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Posted: 7/5/2003 8:50:26 PM EDT
A few months I ago I had some uppers stolen from my garage. My insurance company, Farmers, Tells me they will not cover them as I have a limit on firearms and it has been exceeded. They are saying my complete upper is a firearm. I have explained to them that our Federal masters have clairified this and that "firearms" are serialized, and that these were simply items in my home and not classified as firearms as they are missing the serialized reciever and can not fire ammunition and thus only parts. I am looking for links with good info for my fight with these bastards....
Link Posted: 7/5/2003 8:58:59 PM EDT
This is my personal opinion, so take it for what it is worth. Technically, you are correct in the legal sense. However, in the eyes of the insurance company they are firearms or at least firearm related. I seriously doubt you will get anywhere with them. You can try, but remember that they have a bevy of lawyers to call on and after it is all said and done they will more than likely either drop you or at the very least raise your premiums through the roof. Your experience is very common in that most insurance companies have a fairly low limit on firearm coverage unless you get a rider to raise that limit and then they can at least raise the premium to cover it in the event of a loss. Most are like you, they don't realize how low the limit is until there is a loss and then it is too late. I hope I can stand corrected on this, but I doubt you will get anywhere with them.
Link Posted: 7/5/2003 10:20:20 PM EDT
I personally NEVER store ANY firearms related items in the garage(not even a loose shot gun shell!), because I fear exactly what has happened in your case. I'd say accept the loss and store your weapons/parts/ammo inside the house/safe.
Link Posted: 7/5/2003 10:47:57 PM EDT
They are not firearms, they are accesssories. Keep repeating this phrase to them when discussing your uppers. "How can they be a firearm when I can legally sell them to a 12 year old?" Get them, no demand that they send you a copy of where the term firearm is defined in their policies. If they don't have it defined then tell them they have to go with the legal definition. This doesn't mean that you get to only count the cost of the lower against your policy maximum though, they will get to count a complete gun. They are just looking to get out of paying you any more money then they absolutely have to. I had to fight a similar fight where the insurance company was claiming that anything that was attached to the firearm (scope, scope mount, sling, buttstock magazine pouch) at the time of the theft was part of the firearm and therefore counted against the policy maximum. (so slap a $2000 scope on a $700 rifle and it's now $2700 and over alot of policy limits, when it should only be the $700 rifle) I beat them down and got my money.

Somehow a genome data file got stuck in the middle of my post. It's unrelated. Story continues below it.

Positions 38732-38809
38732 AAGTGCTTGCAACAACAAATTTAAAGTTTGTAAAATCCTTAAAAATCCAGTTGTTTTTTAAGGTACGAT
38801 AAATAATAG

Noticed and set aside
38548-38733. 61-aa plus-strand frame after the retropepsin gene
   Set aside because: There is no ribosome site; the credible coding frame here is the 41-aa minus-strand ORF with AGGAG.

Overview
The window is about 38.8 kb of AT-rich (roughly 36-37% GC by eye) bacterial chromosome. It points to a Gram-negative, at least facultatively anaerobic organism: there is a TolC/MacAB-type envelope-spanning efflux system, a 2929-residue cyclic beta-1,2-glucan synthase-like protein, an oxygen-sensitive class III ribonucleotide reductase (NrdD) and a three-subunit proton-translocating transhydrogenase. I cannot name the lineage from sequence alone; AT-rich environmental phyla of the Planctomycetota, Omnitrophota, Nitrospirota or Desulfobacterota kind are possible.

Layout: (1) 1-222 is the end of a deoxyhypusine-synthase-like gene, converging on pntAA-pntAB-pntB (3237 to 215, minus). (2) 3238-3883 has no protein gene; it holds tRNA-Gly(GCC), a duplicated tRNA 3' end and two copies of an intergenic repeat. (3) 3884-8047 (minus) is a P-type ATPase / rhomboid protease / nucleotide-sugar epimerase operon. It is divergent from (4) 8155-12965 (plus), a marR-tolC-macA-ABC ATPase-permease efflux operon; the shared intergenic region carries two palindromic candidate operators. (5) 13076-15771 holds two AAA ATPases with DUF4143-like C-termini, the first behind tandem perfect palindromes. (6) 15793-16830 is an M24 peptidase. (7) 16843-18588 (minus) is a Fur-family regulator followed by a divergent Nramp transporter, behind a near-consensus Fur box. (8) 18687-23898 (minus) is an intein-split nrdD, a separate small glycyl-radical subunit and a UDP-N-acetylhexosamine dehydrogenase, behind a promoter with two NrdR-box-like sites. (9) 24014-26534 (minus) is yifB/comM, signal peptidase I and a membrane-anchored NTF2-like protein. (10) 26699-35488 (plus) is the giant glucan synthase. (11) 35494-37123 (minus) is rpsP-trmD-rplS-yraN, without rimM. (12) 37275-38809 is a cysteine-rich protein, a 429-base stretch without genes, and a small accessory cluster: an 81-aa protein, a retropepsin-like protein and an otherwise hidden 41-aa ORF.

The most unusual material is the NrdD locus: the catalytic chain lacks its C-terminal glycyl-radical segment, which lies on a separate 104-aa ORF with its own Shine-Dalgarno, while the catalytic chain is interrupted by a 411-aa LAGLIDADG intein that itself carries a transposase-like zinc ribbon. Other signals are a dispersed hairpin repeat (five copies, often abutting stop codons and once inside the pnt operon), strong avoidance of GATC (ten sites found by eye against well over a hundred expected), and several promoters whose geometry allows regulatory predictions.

Link Posted: 7/6/2003 2:08:45 AM EDT
My wife is an attorney. She has sued many an insurance company, and if the insurance company tries to dick you, you can sue them for bad faith. They have a contract to insure you.
Link Posted: 7/6/2003 2:55:36 AM EDT
Wow, so that flash hider from a M16 is worth $8000.00, using their logic...see what they think of that!
Link Posted: 7/6/2003 3:56:45 AM EDT
I thought you said, it was tools that got stolen. [;)]
Link Posted: 7/6/2003 3:58:17 AM EDT
I'd email the major companies (Bushmaster, Colt, Armalite, etc.), explain your situation and ask them to send you a letter with their letterhead explaining how these are parts, not firearms.
Link Posted: 7/6/2003 1:23:46 PM EDT
[Last Edit: 7/6/2003 1:24:31 PM EDT by DBerryhill]
Better yet, call your local ATF office and see if they will send you a letter explaining that a separate AR15 upper is not a firearm. Ask nicely and tell them you need it to clarify a legal issue with your insurance company.
Link Posted: 7/8/2003 7:01:45 AM EDT
[Last Edit: 7/8/2003 7:12:24 AM EDT by IPSC_GUY]
I went through a claim for a stolen Gold Cup once and it was HELL. In fact it would cause my home owners insurance policy to get canceled. Oh By the way if you make more than two claims in three years most companies will not renew you when it comes time and then no one else will pick you up. I currently have to get my home owners policy through Loyd's of London at triple what I was paying with about 60% less coverage so My advice is get a BIG safe and do not make any more claims unless it is of a catastrophic nature. Now since you have already told them you have had a break in here is what you do. You are committed now by the way if you have actually filed the claim. You are correct the uppers do not constitute firearms and every insurance company has a firearms division. Ask to speak with them and ask them what their policy is exactly on parts for and of firearms. Also something they will do is try and depreciate the value due to AGE of the items in question. My insurance tried to depreciate the value of the Series 70 Gold cup to $0.00 because it was almost 30 years old. That was a big fight to prove an increase in value instead of a loss. Now if all else fails check with your states attorney general on the state insurance laws. Most states require insurance companies to "replace property." For instance on my first break in the burglars took about 130 CDs and the insurance company told me we don't cover CDs which I later found out was completely untrue. They will make this process hard in hopes that you will give up and go away. Oh yeah here is something else even if they don't pay out on your claim. They will still put this as a claim on your record that every other company you go to will get to see. Screwed up? OH YES IT IS but this is what will happen. If I can be of any help IM or email me and I will help any way I can. I feel your pain I do. IPSC_GUY sends
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